September 24, 2008
VISANOW Outlines Immigration Options for Hospitals Challenged to Fill Nursing Positions
In recent years, the U.S. healthcare system has faced the growing challenge of staffing hospitals and medical centers in the midst of a nursing shortage that, at its current rate, could restrict many facilities from providing the expected levels of care. VISANOW, the industry leading immigration solution provider, has highlighted the impact of pending legislation that would revamp the hiring landscape for hospitals and other medical facilities.
"A large pool of foreign nursing candidates and physical therapists is available to address hospital staffing concerns," stated Bob Meltzer, CEO of VISANOW. "However, current immigration regulations have significantly limited hospitals' ability to hire these qualified workers and, as a result, repercussions are being felt throughout the healthcare system."Although many foreign nursing students study in the U.S. and graduate from U.S. nursing programs, they are often unable to work following the expiration of their Optional Practical Training (OPT) due to limited immigration options. The majority of nursing candidates file for permanent residency to secure a green card and the ability to gain legal employment in the U.S. Due to a significant backlog in such applications, however, many have to wait two to three years for approval of their cases.
Although H-1B visas - originally designed for applicants qualified to fill a specialty occupation on a temporary basis - would be a stop-gap for some, the mandated number of H-1Bs available annually has significantly reduced this as a feasible option. A limited number of alternative non-immigrant visas are available, but each caters to a very specific niche demographic. For example, the TN visa is available only for Canadian and Mexican applicants, the E-3 for Australian applicants, and the H-1C is available only for hospitals located in disadvantaged areas and is rarely a fit.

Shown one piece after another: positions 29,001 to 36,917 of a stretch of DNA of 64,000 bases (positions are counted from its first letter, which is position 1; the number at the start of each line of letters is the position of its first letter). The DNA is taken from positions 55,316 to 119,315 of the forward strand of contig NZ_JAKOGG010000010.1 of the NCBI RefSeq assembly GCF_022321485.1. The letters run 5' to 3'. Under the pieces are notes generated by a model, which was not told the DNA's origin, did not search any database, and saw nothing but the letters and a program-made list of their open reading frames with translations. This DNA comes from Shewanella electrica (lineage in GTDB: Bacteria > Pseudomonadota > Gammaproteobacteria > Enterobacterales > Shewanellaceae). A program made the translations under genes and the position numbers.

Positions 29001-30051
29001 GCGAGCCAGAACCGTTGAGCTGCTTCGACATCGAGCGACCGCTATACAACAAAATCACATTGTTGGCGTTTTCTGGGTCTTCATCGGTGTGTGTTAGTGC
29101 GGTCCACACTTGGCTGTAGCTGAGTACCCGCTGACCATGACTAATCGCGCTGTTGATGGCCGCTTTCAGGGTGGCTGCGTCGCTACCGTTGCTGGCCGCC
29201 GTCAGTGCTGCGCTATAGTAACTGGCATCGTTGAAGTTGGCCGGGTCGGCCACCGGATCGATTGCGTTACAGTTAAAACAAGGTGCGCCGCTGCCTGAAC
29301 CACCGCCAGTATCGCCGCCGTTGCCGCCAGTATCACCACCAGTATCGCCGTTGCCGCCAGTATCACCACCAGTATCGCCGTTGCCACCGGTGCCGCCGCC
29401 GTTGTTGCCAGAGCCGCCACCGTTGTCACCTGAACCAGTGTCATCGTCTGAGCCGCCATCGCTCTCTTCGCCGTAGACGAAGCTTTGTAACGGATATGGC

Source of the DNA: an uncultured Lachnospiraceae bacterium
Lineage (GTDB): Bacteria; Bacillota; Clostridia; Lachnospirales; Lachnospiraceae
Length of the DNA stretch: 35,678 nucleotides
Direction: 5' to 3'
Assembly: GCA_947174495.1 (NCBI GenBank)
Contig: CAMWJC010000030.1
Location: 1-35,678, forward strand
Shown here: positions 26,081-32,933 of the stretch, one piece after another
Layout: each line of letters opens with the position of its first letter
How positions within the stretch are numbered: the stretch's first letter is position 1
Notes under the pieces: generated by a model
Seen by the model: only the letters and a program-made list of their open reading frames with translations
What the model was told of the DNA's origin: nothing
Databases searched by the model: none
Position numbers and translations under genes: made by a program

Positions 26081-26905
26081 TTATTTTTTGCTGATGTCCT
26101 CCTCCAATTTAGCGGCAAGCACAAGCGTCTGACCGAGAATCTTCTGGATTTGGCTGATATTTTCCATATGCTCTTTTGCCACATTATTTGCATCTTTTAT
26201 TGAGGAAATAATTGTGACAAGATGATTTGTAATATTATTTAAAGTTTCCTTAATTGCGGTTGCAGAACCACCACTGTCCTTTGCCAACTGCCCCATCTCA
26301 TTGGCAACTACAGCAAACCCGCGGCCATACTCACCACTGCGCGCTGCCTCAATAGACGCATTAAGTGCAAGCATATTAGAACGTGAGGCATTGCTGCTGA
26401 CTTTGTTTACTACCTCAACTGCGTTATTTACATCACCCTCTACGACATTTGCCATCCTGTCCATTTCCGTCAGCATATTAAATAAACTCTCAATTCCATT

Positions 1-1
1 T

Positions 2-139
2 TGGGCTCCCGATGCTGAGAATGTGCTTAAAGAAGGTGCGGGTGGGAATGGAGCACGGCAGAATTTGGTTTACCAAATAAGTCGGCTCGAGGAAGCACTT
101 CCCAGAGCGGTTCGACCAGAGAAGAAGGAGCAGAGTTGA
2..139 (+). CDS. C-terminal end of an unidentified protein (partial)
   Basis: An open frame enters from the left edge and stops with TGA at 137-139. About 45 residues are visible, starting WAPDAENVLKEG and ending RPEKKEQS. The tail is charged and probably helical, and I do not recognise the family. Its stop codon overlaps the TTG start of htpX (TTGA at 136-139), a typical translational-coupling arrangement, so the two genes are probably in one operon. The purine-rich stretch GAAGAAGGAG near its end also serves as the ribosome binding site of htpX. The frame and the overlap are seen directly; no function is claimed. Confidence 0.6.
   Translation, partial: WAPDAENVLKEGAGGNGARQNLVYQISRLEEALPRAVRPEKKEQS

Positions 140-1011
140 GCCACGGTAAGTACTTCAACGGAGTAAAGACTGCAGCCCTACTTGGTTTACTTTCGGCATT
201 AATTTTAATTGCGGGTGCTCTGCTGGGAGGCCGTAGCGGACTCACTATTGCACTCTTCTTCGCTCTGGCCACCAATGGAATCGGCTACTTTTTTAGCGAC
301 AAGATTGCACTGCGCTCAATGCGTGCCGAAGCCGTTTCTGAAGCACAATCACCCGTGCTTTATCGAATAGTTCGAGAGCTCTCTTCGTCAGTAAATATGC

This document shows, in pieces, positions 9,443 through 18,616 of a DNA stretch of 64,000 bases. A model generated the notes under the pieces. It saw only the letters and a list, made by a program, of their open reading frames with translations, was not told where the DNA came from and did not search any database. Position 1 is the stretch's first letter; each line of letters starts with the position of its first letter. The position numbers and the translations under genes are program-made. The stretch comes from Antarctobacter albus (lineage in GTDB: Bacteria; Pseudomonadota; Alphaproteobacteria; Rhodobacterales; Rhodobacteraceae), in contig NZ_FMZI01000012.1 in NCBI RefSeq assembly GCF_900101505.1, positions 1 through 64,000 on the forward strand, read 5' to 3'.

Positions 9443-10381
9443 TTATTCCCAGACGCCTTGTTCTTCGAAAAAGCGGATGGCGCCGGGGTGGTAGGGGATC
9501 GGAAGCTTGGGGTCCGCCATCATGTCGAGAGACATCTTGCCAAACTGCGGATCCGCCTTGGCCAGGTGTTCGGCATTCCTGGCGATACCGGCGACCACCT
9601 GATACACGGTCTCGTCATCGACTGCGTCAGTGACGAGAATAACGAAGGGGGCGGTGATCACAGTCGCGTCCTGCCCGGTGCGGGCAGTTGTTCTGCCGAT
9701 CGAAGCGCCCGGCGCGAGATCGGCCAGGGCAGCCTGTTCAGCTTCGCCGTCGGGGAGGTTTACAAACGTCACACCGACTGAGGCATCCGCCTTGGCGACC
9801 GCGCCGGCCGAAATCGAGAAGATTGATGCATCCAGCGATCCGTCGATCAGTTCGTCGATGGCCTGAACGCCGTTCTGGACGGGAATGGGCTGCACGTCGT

With the introduction of recent legislation, however, changes to the limiting immigration process for foreign employees of hospitals and other medical facilities may soon be on the way. The Emergency Nursing Supply Relief Act would remove registered nurses and physical therapists from the current green card caps - allowing for an additional 20,000 available applicants per year. In addition, the legislation would require the U.S. Citizenship and Immigration Services (USCIS) to review the I-140 of the nurse petitions within 30 days of submission. Currently, that review process is averaging 8 to 12 months.
"Obviously, this bill is a significant step in the right direction for hospitals that struggle with staffing concerns," commented Meltzer. "The requirement of an expedited review process by the USCIS and the removal of these applications from the current green card caps indicate that the severity of this challenge is understood by some in Washington. Hopefully, this will lead to a workable solution as a piece-by-piece approach to comprehensive immigration reform begins to move forward."
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